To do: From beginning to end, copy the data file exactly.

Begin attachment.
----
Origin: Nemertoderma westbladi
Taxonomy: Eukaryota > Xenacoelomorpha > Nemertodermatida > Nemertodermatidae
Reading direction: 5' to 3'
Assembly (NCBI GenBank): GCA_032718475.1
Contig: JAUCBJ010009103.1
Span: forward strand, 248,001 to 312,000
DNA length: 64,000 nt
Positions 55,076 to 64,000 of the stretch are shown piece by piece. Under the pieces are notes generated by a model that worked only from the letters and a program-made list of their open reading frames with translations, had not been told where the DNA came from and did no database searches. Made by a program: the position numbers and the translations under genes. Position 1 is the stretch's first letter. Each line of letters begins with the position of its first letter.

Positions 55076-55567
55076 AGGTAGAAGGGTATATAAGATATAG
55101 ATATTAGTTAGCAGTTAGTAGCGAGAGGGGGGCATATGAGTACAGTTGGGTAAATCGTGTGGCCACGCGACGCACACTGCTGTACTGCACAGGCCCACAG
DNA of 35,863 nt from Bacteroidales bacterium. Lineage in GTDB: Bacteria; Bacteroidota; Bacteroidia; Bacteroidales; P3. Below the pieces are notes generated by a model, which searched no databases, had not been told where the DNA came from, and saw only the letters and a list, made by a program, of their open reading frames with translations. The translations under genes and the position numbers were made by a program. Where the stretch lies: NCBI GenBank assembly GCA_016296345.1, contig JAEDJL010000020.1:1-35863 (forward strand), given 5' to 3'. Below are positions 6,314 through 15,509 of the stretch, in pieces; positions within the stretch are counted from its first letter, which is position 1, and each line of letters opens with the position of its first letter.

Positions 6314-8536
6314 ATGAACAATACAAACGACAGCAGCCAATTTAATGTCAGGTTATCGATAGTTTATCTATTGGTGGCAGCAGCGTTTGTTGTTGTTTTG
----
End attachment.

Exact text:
Origin: Nemertoderma westbladi
Taxonomy: Eukaryota > Xenacoelomorpha > Nemertodermatida > Nemertodermatidae
Reading direction: 5' to 3'
Assembly (NCBI GenBank): GCA_032718475.1
Contig: JAUCBJ010009103.1
Span: forward strand, 248,001 to 312,000
DNA length: 64,000 nt
Positions 55,076 to 64,000 of the stretch are shown piece by piece. Under the pieces are notes generated by a model that worked only from the letters and a program-made list of their open reading frames with translations, had not been told where the DNA came from and did no database searches. Made by a program: the position numbers and the translations under genes. Position 1 is the stretch's first letter. Each line of letters begins with the position of its first letter.

Positions 55076-55567
55076 AGGTAGAAGGGTATATAAGATATAG
55101 ATATTAGTTAGCAGTTAGTAGCGAGAGGGGGGCATATGAGTACAGTTGGGTAAATCGTGTGGCCACGCGACGCACACTGCTGTACTGCACAGGCCCACAG
DNA of 35,863 nt from Bacteroidales bacterium. Lineage in GTDB: Bacteria; Bacteroidota; Bacteroidia; Bacteroidales; P3. Below the pieces are notes generated by a model, which searched no databases, had not been told where the DNA came from, and saw only the letters and a list, made by a program, of their open reading frames with translations. The translations under genes and the position numbers were made by a program. Where the stretch lies: NCBI GenBank assembly GCA_016296345.1, contig JAEDJL010000020.1:1-35863 (forward strand), given 5' to 3'. Below are positions 6,314 through 15,509 of the stretch, in pieces; positions within the stretch are counted from its first letter, which is position 1, and each line of letters opens with the position of its first letter.

Positions 6314-8536
6314 ATGAACAATACAAACGACAGCAGCCAATTTAATGTCAGGTTATCGATAGTTTATCTATTGGTGGCAGCAGCGTTTGTTGTTGTTTTG